Boston, MA – Cells comprising a tissue can pack into disorderly geometries much as do grains of sand in a sandcastle. In doing so they can freeze into a fixed shape–as in a sandcastle–or flow like sand poured from a beach bucket. The finding, reported by researchers at Harvard T.H. Chan School of Public Health, Northeastern University, and MIT, provides insights into organ formation in an embryo, healing of a wound, and even invasion of cells into surrounding tissue, as occurs in cancer.
“This finding makes a deep connection between the physics of inert granular matter such as sand and the geometry of multicellular living systems,” said lead author Lior Atia, a postdoctoral fellow in the laboratory of Jeffrey Fredberg, professor of bioengineering and physiology at Harvard Chan School. “Due to the nature of how a cell nestles among its immediate neighbors, a scientist can now look at cell shapes and make a reasonable guess as to why, and how fast, those cells will migrate, remodel, or invade surrounding tissues.”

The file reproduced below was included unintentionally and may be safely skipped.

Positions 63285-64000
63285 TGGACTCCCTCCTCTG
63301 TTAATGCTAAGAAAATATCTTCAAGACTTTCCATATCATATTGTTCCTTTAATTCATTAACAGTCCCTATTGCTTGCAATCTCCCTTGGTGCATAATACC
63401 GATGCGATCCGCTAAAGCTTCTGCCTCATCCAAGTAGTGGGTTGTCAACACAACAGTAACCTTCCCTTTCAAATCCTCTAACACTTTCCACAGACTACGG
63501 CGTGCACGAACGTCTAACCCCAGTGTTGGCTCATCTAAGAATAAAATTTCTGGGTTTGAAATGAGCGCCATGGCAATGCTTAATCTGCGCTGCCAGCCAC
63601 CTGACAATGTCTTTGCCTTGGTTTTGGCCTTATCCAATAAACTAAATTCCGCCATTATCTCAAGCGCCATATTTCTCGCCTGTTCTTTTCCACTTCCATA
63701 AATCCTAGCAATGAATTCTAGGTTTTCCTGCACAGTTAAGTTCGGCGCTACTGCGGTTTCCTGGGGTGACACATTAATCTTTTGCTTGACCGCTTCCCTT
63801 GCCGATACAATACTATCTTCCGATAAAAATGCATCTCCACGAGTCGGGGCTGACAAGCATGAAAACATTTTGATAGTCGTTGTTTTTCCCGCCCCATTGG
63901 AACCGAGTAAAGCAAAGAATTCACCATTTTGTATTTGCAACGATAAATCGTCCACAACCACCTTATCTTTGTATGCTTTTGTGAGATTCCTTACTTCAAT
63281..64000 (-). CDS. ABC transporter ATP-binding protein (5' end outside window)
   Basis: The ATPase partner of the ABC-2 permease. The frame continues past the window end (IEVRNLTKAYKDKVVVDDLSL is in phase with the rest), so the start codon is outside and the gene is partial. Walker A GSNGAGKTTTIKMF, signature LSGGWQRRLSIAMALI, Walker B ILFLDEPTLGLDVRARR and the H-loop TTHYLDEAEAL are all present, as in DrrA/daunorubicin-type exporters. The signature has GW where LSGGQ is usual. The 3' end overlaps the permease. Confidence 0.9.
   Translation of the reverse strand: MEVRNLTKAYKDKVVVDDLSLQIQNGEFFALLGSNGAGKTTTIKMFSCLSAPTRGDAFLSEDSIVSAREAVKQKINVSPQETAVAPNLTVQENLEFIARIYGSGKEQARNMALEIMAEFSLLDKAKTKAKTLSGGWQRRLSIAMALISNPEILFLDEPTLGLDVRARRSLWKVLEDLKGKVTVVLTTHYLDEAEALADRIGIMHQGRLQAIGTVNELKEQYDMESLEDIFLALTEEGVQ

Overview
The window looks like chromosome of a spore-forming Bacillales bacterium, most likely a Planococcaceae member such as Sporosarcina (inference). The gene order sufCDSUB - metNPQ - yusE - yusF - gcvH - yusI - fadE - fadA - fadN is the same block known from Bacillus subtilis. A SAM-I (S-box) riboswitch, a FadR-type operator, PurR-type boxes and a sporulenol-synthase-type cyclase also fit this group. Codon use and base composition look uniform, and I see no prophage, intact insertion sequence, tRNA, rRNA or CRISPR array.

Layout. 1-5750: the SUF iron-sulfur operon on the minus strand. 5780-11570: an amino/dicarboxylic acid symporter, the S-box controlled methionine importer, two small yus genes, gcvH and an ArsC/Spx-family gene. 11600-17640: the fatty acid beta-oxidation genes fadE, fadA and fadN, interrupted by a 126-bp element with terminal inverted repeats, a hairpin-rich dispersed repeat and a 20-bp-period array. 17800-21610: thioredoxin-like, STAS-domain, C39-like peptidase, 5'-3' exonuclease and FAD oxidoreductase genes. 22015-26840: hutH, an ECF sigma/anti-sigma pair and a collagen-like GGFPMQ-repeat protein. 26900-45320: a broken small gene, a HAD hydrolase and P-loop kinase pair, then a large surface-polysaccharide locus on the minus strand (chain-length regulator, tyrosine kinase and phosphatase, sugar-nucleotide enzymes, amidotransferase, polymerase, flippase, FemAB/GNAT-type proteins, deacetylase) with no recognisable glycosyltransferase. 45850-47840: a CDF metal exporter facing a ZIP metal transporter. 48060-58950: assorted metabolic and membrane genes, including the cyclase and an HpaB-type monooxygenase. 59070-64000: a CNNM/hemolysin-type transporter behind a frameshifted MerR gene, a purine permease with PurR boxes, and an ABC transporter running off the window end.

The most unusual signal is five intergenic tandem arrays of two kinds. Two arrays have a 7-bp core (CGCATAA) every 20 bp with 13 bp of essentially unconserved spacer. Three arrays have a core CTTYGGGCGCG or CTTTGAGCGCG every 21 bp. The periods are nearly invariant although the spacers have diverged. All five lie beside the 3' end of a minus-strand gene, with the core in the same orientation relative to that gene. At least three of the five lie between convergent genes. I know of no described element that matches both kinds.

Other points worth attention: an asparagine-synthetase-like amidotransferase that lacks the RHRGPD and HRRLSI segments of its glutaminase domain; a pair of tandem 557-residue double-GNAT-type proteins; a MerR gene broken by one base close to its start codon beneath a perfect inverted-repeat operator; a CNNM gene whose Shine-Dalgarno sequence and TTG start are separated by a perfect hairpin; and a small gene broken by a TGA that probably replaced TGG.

The study appears online April 2, 2018 in Nature Physics.
Previous work by Fredberg and colleagues had documented the importance of collective cellular behavior in asthma, showing that cells
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